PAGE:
Carthy urges progress on all-Ireland Food labelling demands
The Sinn Féin member on the European Parliament's Agriculture & Rural Development Committee, Matt Carthy, has urged for immediate progress on the issue of developing an "all-Ireland" food label. Following a delegation to the European Parliament in Brussels last November on the subject, the Midlands NorthWest MEP convened a follow-up meeting with interested parties, including representatives of farmer's organisations, north and south, as well as representatives from livestock marts, last week. Disappointingly Minister Coveney's department did not accept an invitation to attend. Minister Michelle O'Neill from the northern executive was represented by a senior advisor.
Speaking this week, Matt Carthy said:
"There is a willingness at various levels to develop an all island food label which would be of immense benefit to farmers and the overall food industry across Ireland. However it appears that Minister Coveney is intent on passing the buck on this issue blaming the Commission and EU regulation as an obstacle when this is clearly not the case.
"The Agriculture Commission has not closed the door to the possibility of an all island label and has stated that they will do everything possible to accommodate a political agreement between the two Ministers in Ireland. My party colleague and Agriculture Minister in the north, Michelle O'Neill has raised this with Minister Simon Coveney, but to no apparent avail as yet.
"The Department for Environment Food & Rural Affairs in Britain have further confirmed that they understand the anomaly that the border has created and have given their approval for the development of an all island label.
"EU Labelling regulations were introduced to provide consumer confidence and to give consumers choice. What has since transpired is that the choice is being made for consumers by the refusal of retailers to, for example, sell beef from cattle born in one jurisdiction in Ireland but finished in the other.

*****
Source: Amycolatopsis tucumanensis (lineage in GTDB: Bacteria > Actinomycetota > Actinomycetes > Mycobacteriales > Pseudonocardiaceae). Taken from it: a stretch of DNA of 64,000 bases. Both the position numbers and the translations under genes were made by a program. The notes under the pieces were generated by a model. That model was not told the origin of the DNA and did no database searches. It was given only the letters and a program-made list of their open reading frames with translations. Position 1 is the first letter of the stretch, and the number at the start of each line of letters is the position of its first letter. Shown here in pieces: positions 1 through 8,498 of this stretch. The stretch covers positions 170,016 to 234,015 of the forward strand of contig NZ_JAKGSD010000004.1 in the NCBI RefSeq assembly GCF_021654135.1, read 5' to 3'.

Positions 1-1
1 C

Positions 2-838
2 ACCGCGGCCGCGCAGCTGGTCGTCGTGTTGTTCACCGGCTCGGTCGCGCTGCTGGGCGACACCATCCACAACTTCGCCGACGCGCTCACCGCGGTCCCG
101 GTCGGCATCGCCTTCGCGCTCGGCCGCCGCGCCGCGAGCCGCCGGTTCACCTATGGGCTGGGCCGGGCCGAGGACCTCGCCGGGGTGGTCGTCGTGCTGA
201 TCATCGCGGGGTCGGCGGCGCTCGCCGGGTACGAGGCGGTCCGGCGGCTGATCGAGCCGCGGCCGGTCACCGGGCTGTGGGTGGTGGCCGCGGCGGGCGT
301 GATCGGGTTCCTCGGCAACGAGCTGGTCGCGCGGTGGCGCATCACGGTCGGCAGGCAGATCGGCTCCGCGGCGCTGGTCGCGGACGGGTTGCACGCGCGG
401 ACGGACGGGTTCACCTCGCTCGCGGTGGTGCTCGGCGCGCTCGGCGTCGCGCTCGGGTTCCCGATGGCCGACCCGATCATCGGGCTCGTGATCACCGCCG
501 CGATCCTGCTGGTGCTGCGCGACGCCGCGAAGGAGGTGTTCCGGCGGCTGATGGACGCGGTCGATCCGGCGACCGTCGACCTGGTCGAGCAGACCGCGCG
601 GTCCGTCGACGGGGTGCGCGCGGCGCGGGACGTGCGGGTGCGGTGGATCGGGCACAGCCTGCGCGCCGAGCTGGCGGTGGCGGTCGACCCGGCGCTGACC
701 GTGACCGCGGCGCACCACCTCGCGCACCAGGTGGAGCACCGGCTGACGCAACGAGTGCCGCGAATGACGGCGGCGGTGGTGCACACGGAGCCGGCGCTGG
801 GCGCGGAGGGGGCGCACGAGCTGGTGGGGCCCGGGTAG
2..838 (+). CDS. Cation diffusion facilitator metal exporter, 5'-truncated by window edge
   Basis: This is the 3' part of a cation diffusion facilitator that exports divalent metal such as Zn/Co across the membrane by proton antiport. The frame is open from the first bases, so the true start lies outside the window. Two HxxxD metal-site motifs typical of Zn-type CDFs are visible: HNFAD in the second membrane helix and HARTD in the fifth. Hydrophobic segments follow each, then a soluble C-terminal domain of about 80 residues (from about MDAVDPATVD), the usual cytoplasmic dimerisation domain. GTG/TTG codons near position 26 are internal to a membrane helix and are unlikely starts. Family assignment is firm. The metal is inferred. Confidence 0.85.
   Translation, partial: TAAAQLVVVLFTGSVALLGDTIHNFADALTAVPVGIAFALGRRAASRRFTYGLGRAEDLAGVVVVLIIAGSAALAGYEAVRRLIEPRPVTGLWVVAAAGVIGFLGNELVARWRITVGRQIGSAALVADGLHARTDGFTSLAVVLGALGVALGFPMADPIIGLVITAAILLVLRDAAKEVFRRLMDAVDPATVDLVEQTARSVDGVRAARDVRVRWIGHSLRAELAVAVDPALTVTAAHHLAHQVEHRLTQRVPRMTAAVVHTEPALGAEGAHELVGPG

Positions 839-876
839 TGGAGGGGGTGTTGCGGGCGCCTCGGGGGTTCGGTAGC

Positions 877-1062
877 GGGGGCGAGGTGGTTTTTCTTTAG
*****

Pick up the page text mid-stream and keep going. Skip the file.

"Supermarkets and processors are undermining the Single European Market with actions such as demands from UK retailers which are arbitrarily creating large surpluses in Ireland and driving farm gate prices down. They claim that their refusal to take Irish meat is down to their consumers not wanting “mixed origin” labelled meat. The Commission and competition authority must intervene to challenge this. Detailed evidence has been forwarded to all relevant authorities in Europe, yet to date the commission has not given the matter the serious consideration it deserves.
"What farmers and many independent observers see as blatant racketeering is being carried out in the name of consumer demand- if this is the case then an all-island label and moves towards a more consolidated all island structure dealing with animal health and welfare standards could go towards restoring consumer confidence. Such moves could help to achieve a fairer price for our farmers yet the only reluctance seems to be coming from Minister Coveney.
"The political system has not been willing to address or challenge the entities who are acting as obstacles and I will be writing again to both Ministers to ensure this issue, among others raised at the last week's meeting, are addressed. Ireland is too small to have farmers from different regions competing on price."